Originally written on The Queensbury Rules  |  Last updated 9/10/14
Cardiff locomotive Gary Buckland chugged past an impassive Paul Truscott in Sheffield, England, on Saturday, dropping him twice (once officially) en route to a commanding unanimous decision win that was scored 119-109, 120-108 and 108-110. Buckland strolled through the first defence of his BBofC junior lightweight crown and will now attempt to broach European championship class whereas Truscott, 25, who appeared old and staid despite his relative youth, looked like a fighter who should be persuaded about the merits of a life away from being punched in the face.

It had been a nightmarish battle for Truscott to make weight on Friday, one that required multiple attempts and which rendered him an emaciated, sunken-eyed wreck. Badly dehydrated and without the luxury of a Victor Conte type on hand to prescribe a magic potion (as the disgraced Californian whistleblower reportedly did for lightweight Brandon Rios after “Bam Bam” had blundered into similar quicksand on the eve of his match with John Murray in December), Truscott’s condition was concerning to say the least. In an age where science continues to invade sport, often nefariously, it seems quite remarkable that boxers are permitted to enter a prize ring in such a depleted state which could, you feel, be considered against measures far more sophisticated than those of a weighing scale.

Whether a fully functioning Truscott would have fared any better is something we’ll never know. Armed with a fine jab and little else, he was perfect game for the 25-year-old Buckland. One imagines that if the Middlesbrough man were to stand alongside Buckland’s favourite heavy bag in the gym, his head would map perfectly to the soft spot affected by Buckland’s right hand.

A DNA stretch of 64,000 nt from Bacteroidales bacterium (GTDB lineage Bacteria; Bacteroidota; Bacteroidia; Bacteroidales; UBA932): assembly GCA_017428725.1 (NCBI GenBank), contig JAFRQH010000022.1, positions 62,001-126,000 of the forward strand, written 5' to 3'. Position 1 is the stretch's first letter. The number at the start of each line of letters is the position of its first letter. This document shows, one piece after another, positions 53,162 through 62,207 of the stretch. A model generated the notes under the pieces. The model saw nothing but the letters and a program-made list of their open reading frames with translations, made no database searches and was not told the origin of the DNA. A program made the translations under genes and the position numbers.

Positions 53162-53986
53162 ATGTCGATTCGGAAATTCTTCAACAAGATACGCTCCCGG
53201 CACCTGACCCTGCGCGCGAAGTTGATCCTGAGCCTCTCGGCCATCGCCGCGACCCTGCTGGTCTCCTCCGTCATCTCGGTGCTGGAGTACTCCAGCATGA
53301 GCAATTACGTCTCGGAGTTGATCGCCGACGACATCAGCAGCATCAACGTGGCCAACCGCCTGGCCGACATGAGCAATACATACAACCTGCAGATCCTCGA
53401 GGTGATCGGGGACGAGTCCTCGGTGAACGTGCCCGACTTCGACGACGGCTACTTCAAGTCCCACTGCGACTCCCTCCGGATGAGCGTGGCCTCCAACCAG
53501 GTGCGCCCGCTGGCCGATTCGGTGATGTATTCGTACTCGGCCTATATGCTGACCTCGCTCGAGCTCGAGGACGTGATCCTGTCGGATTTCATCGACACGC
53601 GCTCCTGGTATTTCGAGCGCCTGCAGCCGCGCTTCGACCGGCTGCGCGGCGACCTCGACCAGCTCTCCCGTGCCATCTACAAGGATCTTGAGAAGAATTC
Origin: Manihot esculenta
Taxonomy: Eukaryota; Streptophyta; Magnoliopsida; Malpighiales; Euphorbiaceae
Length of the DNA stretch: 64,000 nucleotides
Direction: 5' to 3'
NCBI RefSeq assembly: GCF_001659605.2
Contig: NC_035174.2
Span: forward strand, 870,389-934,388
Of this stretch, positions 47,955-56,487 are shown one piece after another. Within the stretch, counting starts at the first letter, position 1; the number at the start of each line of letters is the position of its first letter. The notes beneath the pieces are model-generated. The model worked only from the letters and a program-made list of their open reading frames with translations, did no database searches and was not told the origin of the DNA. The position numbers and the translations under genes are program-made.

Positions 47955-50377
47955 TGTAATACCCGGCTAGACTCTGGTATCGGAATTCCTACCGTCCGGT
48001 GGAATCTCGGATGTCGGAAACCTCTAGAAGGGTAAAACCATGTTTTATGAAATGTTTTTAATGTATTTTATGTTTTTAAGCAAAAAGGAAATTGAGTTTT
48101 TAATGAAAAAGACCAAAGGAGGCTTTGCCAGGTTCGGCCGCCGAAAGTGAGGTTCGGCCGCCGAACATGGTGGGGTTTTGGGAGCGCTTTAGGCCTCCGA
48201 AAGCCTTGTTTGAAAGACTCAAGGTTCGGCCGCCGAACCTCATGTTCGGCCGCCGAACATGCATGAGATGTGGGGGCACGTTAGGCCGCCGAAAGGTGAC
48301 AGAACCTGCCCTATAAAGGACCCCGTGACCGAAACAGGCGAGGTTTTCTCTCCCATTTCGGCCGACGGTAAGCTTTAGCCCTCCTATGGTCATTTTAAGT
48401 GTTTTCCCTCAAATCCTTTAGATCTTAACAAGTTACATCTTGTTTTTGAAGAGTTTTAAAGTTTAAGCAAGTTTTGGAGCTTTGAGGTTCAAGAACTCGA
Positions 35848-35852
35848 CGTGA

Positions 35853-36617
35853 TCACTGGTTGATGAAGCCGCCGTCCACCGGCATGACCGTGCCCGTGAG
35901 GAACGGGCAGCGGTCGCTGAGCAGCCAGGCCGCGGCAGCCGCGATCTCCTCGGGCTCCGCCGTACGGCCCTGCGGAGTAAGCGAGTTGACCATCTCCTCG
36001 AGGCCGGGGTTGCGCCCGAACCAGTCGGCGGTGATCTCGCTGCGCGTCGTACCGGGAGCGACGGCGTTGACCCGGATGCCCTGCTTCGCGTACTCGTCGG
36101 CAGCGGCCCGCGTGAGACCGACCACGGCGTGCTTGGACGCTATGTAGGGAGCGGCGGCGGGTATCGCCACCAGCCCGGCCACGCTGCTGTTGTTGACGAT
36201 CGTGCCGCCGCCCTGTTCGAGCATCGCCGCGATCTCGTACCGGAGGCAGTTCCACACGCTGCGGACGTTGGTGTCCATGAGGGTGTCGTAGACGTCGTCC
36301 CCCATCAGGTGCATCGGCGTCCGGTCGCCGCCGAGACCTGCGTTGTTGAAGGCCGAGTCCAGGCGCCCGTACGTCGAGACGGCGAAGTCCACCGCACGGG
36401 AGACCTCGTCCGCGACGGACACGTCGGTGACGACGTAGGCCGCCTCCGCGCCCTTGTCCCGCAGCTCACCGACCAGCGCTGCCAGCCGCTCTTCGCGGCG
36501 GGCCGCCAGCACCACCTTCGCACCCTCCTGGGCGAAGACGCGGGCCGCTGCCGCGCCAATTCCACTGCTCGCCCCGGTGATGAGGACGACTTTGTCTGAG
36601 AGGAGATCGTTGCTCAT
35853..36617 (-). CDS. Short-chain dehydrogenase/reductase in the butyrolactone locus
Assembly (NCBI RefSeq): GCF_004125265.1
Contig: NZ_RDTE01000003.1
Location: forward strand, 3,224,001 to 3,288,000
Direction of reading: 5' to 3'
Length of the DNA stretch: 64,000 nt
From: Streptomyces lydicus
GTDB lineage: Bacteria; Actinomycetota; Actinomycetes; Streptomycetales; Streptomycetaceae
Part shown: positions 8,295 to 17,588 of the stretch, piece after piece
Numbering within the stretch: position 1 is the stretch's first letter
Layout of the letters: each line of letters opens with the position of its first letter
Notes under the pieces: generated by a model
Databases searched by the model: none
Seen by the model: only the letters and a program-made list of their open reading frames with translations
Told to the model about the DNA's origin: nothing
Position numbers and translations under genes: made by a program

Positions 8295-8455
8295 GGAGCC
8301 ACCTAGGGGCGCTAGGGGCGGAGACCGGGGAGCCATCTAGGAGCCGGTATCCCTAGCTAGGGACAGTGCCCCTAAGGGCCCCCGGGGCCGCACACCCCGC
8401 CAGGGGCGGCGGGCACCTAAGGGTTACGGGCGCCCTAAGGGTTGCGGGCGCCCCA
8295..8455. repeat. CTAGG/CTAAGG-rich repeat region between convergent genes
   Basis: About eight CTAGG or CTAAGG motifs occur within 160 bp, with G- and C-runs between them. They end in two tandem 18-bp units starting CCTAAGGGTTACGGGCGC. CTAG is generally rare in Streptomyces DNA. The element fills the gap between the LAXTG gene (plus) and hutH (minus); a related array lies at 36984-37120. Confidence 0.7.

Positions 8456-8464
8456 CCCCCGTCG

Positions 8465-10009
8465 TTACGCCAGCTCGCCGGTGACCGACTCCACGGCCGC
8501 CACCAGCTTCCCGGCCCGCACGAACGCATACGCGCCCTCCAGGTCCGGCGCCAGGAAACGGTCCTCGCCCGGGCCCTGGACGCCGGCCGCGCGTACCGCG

Buckland, 129 ½, could barely catch his breath before the opener, so glad was he to be resuming battle and he immediately set fire to Truscott, 130, with range-finding power shots that sent the challenger into reverse. Buckland, with his pet punch now calibrated, connected with a peach of a right hand in round 2 that rattled Truscott’s jaw and flung him backwards into the strands. Only the ropes prevented him from a trip to the canvas, however, referee Victor Loughlin (Scotland) fluffed the knockdown call which allowed Buckland, unperturbed, to pen Truscott into a corner and administer a beating for the remainder of the session.

Truscott, 18-3 (3), pumped out a solid jab yet had little else besides. Buckland, 25-2 (8), a perpetual burrowing, rolling and hooking machine did as he pleased and continually worked over an opponent who seemed lost in a state of deep reverie. The champion dropped his man for an official count in the 10th with a short left hook into his ribcage. Truscott seemed mortified as he rose. His bottom lip quivered uncontrollably -- a sign that his body could no longer help him. Loughlin hovered in close attendance for the remainder of the round and continued to lurk throughout the 11th. As the third man readied himself for the right moment to pull the plug, Truscott, to his great credit but also his detriment, kept firing back right on the point of being rescued.

Remarkably, he managed to rally over the remaining four minutes. He defended well and flashed a well executed counter right, which he would roll into with his chin tucked behind his left shoulder, yet it was all to no avail. It was a sigh of relief, rather than a roar of approval, that greeted the final bell.

Television: Sky Sports

Promoter: Hatton Promotions

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